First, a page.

Going Out Tonight A- / Right Now A / The More Things Change A- / When She's Gone B+ / Middle Ground A- / Can't Take Love For Granted B+ / Down At the Twist and Shout A+ / Halley Came to Jackson A / What You Didn't Say A- / You Win Again A / The Moon and St. Christopher B+
Wow! Mary Chapin Carpenter's third album might be only a minor improvement over her sophomore, but it was improvement enough that it has given me some fond memories. Easily its finest moment is the hit song “Down at the Twist and Shout,” which--amazingly--melded country-western with Cajun music. And no, I'm not especially impressed by its etymology; I'm impressed because it makes me tap my feet.
Perhaps the best way to listen to it is to see it with the music video, which is just as punchy and energetic as the song. The melody is fast and simple and the tight instrumentation features an accordion, hoe-down fiddle, a flurry of guitars, and drums, which create a snappy shuffling beat. But my favorite instrument (which you'll see in the music video) is some guy thumbing a bullet-proof vest that's in the shape of a washboard. (Washboard-as-an-instrument technology has indeed come a long way since the hillbilly days!) The melody doesn't exactly have any McCartney-esque twists in it, so maybe I wouldn't call the melody brilliant. However, it's catchy and tends to linger for awhile in my head after it's through. It feels like it's been awhile since I've enjoyed a song as much as I've enjoyed that one.
The instrumentation throughout this album is excellent and does mark an improvement over her previous. The big thing that happened was that Father Time killed 1989 and thus allowed Carpenter to use a real piano for her ballads instead of that vibe-piano keyboard, which every pop-musician that year was bound by law to use. Thus, these songs tend to be more organic, and that suits them. The exception is the huge, enhanced drum sound, but I don't mind it. 1990 might have gotten rid of the vibe-piano, but those huge drums would never die.
The album opens with a breezy, acoustic piece, “Going Out Tonight,” which has thoughtful lyrics about meeting an old friend. But the second song, “Right Now,” is where the party starts. I know if I played that danceable country-western ditty to myself as I existed in the mid '90s, I would have sneered at it. I might have joked about stabbing myself in the head to prevent my future self from liking such a thing. (I think I had a bit of a morbid sense of humor.) Well, rest assured little Starcollector of Stars, I'm not about to go to the nearest country-western bar clad in cowboy boots and a denim shirt and dance to this song with my thumbs in my pockets. The critic part of me wants to complain that the melody and chord progressions are generic. However, as I've sat in a chair and listened to this at work, I've enjoyed its lively pace, infectious vocal performance, and... oh... even those cute piano and electric guitar solos in the middle. Yes, I called them “cute.” In fact, this whole album is “cute.” Your mom would not only like this record, but she probably already has it.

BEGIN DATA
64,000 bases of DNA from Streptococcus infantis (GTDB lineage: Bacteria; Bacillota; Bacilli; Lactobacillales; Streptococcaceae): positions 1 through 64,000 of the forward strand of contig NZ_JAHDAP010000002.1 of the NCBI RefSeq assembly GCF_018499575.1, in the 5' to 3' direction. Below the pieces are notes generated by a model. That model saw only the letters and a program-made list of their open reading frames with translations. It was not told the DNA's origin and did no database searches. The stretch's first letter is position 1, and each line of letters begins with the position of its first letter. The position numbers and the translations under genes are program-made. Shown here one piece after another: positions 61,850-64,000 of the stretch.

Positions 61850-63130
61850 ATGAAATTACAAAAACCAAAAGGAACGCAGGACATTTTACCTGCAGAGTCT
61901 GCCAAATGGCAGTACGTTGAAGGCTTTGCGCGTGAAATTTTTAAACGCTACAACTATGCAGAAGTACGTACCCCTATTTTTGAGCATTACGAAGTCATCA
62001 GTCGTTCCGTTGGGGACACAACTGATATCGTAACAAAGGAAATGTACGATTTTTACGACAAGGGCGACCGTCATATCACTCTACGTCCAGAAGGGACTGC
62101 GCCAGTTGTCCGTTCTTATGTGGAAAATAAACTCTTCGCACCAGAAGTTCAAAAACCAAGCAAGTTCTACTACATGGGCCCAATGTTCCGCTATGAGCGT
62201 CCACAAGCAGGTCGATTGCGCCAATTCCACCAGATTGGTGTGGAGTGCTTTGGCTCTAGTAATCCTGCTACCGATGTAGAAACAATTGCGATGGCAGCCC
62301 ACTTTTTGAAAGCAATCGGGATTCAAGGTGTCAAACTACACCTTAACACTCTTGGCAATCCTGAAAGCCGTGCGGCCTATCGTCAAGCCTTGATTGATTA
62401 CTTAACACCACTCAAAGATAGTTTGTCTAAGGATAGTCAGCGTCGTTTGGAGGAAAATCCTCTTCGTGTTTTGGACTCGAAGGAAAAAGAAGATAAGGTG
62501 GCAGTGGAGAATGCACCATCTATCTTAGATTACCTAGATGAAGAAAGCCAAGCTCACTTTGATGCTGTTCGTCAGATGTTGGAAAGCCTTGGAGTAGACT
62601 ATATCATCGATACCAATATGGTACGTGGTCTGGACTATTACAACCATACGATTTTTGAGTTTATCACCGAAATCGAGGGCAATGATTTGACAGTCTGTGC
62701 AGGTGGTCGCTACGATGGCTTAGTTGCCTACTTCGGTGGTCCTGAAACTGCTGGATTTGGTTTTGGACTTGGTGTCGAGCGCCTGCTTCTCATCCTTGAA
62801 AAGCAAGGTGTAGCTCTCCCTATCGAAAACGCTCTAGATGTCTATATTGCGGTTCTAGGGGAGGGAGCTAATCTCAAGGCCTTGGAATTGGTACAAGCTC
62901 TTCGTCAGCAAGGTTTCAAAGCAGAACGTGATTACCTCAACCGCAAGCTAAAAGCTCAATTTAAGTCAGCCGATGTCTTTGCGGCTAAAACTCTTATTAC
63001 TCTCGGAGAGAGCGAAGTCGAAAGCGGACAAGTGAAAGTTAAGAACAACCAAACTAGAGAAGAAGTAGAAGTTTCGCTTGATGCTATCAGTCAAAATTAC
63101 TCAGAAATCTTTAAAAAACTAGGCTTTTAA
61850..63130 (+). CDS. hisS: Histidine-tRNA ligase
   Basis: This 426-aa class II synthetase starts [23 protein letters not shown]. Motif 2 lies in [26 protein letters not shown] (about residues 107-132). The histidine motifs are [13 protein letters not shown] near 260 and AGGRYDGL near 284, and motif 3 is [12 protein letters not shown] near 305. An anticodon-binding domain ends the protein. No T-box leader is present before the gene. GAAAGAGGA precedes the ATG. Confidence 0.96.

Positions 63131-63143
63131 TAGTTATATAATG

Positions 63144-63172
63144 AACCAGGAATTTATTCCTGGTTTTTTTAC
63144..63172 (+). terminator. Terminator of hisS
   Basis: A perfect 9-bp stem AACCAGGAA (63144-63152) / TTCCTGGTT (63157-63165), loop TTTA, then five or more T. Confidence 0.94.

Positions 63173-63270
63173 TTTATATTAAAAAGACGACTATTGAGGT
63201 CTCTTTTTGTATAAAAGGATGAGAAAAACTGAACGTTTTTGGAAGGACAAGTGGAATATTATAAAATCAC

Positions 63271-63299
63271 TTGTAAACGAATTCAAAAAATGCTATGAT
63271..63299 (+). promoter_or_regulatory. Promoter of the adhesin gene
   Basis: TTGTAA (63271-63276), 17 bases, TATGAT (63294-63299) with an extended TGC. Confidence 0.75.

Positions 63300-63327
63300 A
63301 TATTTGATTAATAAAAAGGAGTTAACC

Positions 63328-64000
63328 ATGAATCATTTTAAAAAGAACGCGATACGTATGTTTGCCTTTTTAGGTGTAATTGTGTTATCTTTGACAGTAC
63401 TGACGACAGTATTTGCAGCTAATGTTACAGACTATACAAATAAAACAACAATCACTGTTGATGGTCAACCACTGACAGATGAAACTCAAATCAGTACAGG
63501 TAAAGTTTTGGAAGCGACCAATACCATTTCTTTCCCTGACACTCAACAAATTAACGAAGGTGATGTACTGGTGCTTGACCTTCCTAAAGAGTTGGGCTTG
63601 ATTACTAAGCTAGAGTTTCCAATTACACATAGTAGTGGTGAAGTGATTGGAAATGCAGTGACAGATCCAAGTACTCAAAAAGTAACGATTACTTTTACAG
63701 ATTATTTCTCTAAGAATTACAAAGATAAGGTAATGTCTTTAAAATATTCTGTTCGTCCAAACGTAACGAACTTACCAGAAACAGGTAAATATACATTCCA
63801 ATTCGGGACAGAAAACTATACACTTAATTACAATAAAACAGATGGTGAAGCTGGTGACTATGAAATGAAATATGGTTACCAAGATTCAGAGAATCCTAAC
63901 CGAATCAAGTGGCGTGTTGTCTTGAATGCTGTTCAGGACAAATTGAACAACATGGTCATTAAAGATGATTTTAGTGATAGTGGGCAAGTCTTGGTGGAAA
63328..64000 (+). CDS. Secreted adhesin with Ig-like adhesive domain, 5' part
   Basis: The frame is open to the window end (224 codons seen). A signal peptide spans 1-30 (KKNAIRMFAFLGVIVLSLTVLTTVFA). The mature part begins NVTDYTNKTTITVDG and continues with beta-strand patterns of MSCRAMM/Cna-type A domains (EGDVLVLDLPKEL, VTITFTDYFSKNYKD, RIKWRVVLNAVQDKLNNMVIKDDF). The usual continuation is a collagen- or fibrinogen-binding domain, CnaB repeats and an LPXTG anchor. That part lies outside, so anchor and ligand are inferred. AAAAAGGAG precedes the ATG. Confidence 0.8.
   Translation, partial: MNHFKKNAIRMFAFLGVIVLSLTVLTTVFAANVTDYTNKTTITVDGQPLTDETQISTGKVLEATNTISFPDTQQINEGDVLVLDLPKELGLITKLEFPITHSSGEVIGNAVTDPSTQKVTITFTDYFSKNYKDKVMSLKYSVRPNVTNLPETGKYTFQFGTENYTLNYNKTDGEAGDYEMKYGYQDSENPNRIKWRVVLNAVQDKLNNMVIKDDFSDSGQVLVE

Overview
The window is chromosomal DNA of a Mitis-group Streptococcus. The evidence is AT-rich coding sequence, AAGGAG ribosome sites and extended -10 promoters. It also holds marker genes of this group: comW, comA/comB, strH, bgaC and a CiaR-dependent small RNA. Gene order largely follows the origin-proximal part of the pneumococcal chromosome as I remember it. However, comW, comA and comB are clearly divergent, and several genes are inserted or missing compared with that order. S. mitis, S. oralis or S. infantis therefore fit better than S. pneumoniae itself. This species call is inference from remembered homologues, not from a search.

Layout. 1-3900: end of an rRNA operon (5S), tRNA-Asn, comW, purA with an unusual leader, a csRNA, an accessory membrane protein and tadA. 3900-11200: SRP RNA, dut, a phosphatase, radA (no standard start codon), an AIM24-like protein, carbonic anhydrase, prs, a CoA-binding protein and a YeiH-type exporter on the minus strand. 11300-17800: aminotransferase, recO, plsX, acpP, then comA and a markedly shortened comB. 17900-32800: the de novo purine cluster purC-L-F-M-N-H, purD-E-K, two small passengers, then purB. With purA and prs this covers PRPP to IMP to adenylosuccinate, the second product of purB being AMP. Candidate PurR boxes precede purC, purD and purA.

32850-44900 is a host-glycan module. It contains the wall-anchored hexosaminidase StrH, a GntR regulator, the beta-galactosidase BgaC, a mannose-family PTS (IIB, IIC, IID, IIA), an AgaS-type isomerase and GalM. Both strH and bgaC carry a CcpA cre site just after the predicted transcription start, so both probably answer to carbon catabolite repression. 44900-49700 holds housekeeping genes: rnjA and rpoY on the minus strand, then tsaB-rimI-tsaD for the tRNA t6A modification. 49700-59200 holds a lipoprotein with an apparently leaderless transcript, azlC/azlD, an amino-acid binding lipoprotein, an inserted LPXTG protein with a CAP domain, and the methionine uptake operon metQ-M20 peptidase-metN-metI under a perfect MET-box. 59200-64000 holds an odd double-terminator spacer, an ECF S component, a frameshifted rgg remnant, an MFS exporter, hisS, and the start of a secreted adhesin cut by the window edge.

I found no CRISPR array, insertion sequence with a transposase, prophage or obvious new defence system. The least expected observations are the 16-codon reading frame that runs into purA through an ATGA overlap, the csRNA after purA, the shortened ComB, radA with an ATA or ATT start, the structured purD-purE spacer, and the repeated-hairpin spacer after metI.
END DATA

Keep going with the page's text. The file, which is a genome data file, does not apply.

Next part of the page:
Generally speaking, I like the slow ballads the least, but even those find a way to win me over. When I listen to “When She's Gone,” for example, I start to think it's just an ordinary piano ballad that'll start to get boring at any moment, but then she hits the chorus with her thick and expressive voice, and it grows on me. “Middle Ground” starts similarly, but then some poppy drums pick up one minute into it, and it's become fun. My favorite ballad is by far is the eternally happy “Halley Comes to Jackson,” which goes at a pleasant, skipping pace with a pretty melody. It's instrumented with a few acoustic guitars and a piano, but the gentle fiddle player does some wonderful, warm things.
The album's closing song, “The Moon and St. Christopher,” is a heavy handed ballad and a duet with Shawn Colvin whose voice I'm only barely able to recognize. It's a pretty song with thoughtful lyrics. (When I was young I spoke like a child / I saw with a child's eyes / And an open door was to a girl / Like the stars are to the sky / It's funny how the world lives up to / All your expectations / With adventures for the stout of heart / And the lure of open spaces.) It might be my least favorite song here, though, because it tends to drag the most. But even then, it's a pretty thing.
To close, this is an excellent country-western album. I'm not claiming that it'll single-handedly win over any converts, but this album is tuneful, thoughtful, and beautifully performed with organic instruments. I'm not even close to being an expert on this subject matter, but if you want to get a good taste of this stuff, you should hear this instead of someone like Toby Keith. (Oh! But how the man flirts with the camera! Like Marilyn Monroe with a trimmed beard! Yeeeehawwww!) 12/15